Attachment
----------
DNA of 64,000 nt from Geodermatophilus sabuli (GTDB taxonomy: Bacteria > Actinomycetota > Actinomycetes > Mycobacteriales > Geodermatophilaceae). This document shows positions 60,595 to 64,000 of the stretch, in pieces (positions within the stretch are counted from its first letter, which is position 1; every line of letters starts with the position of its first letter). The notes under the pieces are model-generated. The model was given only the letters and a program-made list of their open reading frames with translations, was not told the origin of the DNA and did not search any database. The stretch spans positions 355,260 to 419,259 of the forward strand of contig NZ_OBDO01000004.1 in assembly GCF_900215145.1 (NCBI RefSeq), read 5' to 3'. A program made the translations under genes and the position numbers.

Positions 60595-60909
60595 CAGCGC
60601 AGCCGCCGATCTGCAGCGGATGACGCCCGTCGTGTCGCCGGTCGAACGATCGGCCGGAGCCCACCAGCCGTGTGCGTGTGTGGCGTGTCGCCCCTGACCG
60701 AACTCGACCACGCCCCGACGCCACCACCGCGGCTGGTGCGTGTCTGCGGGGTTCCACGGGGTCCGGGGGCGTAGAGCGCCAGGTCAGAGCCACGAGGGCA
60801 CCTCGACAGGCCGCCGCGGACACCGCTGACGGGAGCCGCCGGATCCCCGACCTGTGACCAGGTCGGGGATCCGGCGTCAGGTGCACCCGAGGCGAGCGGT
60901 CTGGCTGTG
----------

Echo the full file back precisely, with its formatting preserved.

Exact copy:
DNA of 64,000 nt from Geodermatophilus sabuli (GTDB taxonomy: Bacteria > Actinomycetota > Actinomycetes > Mycobacteriales > Geodermatophilaceae). This document shows positions 60,595 to 64,000 of the stretch, in pieces (positions within the stretch are counted from its first letter, which is position 1; every line of letters starts with the position of its first letter). The notes under the pieces are model-generated. The model was given only the letters and a program-made list of their open reading frames with translations, was not told the origin of the DNA and did not search any database. The stretch spans positions 355,260 to 419,259 of the forward strand of contig NZ_OBDO01000004.1 in assembly GCF_900215145.1 (NCBI RefSeq), read 5' to 3'. A program made the translations under genes and the position numbers.

Positions 60595-60909
60595 CAGCGC
60601 AGCCGCCGATCTGCAGCGGATGACGCCCGTCGTGTCGCCGGTCGAACGATCGGCCGGAGCCCACCAGCCGTGTGCGTGTGTGGCGTGTCGCCCCTGACCG
60701 AACTCGACCACGCCCCGACGCCACCACCGCGGCTGGTGCGTGTCTGCGGGGTTCCACGGGGTCCGGGGGCGTAGAGCGCCAGGTCAGAGCCACGAGGGCA
60801 CCTCGACAGGCCGCCGCGGACACCGCTGACGGGAGCCGCCGGATCCCCGACCTGTGACCAGGTCGGGGATCCGGCGTCAGGTGCACCCGAGGCGAGCGGT
60901 CTGGCTGTG